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Fabio Capello has been in charge of England for three years yet he feels he only needs 100 words to get his message across. Therefore, this week’s main report wonders whether a football manager needs to be able to speak the language of his or her players. There is a transcript below, while explanations of key vocabulary (in bold) can be found at the foot of the post, while other key phrases (in blue) also have meanings explained.
Fabio Capello is never far away from the limelight or indeed controversy. This week he has been in the news again after it was revealed that he feels that he only needs 100 words or so to communicate with the England players. Now, that of course, may be a reflection of the England players but as English language teachers interested in football we wondered if we could help with Fabio’s lack of a footballing lexicon.
A Universal Language?
Football, of course is a universal language, so, for instance, the word goal is the same in Italian as it is in English, while penalty is pretty much understood by everyone. But what about phrases such as referee (in Italian arbitro), offside (fuorigioco), a corner (bandierina) or a chip shot (il cucchiaio) – oh, who am I kidding I cannot speak Italian – which means shaped like a spoon for those who do. As for positions on the pitch, well the player between the posts is clearly the one who stops the shots though he or she is not known as the stopper – that’s another position, while the trequartista (Think Pirlo, Totti or Baggio) is an integral position in Italian football that does not really have a direct translation in English (probably because a player of that calibre has never really been produced in this country). Now if this football jargon is tricky enough imagine what football cliches and expressions must be like for Don Fabio? We have already noted in a previous podcast that attempting to directly translate these phrases is a potential minefield so what is he to do – apart from subscribe to a football podcast especially geared toward English language learners, that is?
5 More Words and Phrases for Capello
More to the point, what football language – and we are not counting ‘colourful language’ here – does Capello need to learn in order to be really able to communicate with his players? Let us know what words and phrases you think would be useful for the Italian to truly get his message across to his squad. Let’s see if we can come up with 100 more words or phrases for Capello to survive in English football. Here are 5 to start with:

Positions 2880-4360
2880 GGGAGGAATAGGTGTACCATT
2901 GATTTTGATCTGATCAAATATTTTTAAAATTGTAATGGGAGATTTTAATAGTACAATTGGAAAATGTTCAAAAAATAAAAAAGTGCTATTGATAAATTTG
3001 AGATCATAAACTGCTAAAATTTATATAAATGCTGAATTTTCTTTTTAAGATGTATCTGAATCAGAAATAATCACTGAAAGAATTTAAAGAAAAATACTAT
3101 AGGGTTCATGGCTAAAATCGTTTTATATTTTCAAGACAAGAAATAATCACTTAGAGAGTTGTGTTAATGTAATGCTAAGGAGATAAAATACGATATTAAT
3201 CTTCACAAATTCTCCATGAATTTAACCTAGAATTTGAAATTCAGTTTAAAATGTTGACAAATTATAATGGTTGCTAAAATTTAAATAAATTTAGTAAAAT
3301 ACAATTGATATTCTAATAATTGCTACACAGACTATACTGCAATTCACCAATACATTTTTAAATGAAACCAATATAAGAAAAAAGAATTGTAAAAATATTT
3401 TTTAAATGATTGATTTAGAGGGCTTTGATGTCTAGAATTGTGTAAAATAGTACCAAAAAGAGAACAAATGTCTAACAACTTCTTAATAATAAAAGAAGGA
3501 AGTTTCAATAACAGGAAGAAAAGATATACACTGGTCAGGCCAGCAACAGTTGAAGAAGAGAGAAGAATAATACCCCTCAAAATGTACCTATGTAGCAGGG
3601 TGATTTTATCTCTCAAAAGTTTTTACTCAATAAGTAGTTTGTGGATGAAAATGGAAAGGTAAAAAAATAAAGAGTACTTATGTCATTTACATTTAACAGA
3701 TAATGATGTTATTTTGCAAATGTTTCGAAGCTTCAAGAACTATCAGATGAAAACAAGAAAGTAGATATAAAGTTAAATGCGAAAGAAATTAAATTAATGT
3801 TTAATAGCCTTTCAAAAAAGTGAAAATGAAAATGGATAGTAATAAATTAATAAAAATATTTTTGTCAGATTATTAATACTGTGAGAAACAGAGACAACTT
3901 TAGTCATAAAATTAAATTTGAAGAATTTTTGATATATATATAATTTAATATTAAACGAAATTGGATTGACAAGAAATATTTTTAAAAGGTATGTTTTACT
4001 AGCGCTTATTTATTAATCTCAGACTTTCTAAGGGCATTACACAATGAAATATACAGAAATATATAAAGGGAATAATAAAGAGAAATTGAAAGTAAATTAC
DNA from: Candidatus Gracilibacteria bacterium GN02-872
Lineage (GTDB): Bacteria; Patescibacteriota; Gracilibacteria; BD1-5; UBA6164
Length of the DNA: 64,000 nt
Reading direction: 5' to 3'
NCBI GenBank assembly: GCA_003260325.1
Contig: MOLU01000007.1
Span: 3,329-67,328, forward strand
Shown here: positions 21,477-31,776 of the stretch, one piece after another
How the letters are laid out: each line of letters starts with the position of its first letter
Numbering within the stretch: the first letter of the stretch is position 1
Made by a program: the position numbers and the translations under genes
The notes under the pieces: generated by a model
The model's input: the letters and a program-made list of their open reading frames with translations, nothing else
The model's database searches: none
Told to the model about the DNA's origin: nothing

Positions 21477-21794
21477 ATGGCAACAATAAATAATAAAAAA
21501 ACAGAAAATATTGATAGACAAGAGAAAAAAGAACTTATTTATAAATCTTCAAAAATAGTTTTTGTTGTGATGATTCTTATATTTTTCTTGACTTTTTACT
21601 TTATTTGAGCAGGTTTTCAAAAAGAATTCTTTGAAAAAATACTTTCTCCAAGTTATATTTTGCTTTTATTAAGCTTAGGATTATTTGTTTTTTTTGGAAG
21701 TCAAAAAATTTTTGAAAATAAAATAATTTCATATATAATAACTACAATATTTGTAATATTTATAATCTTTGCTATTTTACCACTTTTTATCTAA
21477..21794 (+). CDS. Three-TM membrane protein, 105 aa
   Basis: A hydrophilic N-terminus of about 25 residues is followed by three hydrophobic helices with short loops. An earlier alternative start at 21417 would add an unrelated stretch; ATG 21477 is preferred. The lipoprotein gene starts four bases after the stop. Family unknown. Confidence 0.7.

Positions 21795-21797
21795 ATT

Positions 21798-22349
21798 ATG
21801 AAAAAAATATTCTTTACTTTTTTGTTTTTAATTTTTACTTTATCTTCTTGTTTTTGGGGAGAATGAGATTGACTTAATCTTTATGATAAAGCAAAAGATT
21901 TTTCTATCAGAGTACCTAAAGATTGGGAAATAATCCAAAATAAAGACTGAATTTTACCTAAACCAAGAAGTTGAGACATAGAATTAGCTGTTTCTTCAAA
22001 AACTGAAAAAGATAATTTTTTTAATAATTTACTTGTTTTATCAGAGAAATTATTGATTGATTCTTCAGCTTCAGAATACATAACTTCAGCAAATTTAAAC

1. You’re dropped
This basically means you are not playing on this team anymore. Particularly useful for when players constantly give possession away (see, for example, Steven Gerrard); misbehave off the pitch (for example, Ashley Cole, John Terry and Wayne Rooney); or they have been around too long without justifying their place (Hello Frank Lampard) or are simply not good enough (Sorry Peter Crouch).
2. To be fair
Nothing to do with justice or fairness but simply a phrase that allows the person being interviewed a chance to a) say something and b) have time to think of something else. There is also an alternative version of this phrase: In all fairness; while in the 1970s and 80s I remember players using the expression ‘obviously‘. Brilliantly vacuous.
3. With all due respect
Now this is similar to ‘in all fairness’ in that it comes at the beginning of a sentence and allows the speaker a chance to gather his/her thoughts, but it usually contains little or no respect for an opponent. So, for example, ‘with all due respect to San Marino, we should be beating teams at this level’, i.e. San Marino are rubbish and we will win.
This means to kick the ball really hard and high in an aimless fashion. This word, used as a noun or more commonly as a verb is probably already on Capello’s 100 list after watching so many matches in the Premier League – maybe this is the reason why he always leaves the games so early? Maybe he can tell certain players in his squad to stop hoofing the ball forward as if they were playing in a prehistoric time (Choose here almost any England defender).
This is the small piece of cloth that is tied around a player’s arm to show that this player is the captain of the team. Not really an important word to know unless, of course, you are the manager of England where the media’s fixation with this tiny piece of material and whose arm it should be affixed to. Fabio could have avoided all controversy by simply stating that his team consisted of 11 captains. But enough of the cliches.
Okay, there are five phrases to help Capello become more accustomed to the game in England, can we find another 95 before the season is out? Probably not but let us know some English football terminology that Fabio Capello should learn.
limelight: To be in the news
lexicon: Language (list)
the stopper: Big, strong central defender
integral: Basic, fundamental and very important
jargon: specific terminology or language
is a potential minefield: A real danger, possibly problematic
‘colourful language’: Swearing, rude language
vacuous: Empty, having no meaning at all
In all fairness: This actually means nothing at all but is a ‘filler’ in a sentence (see, ‘well’)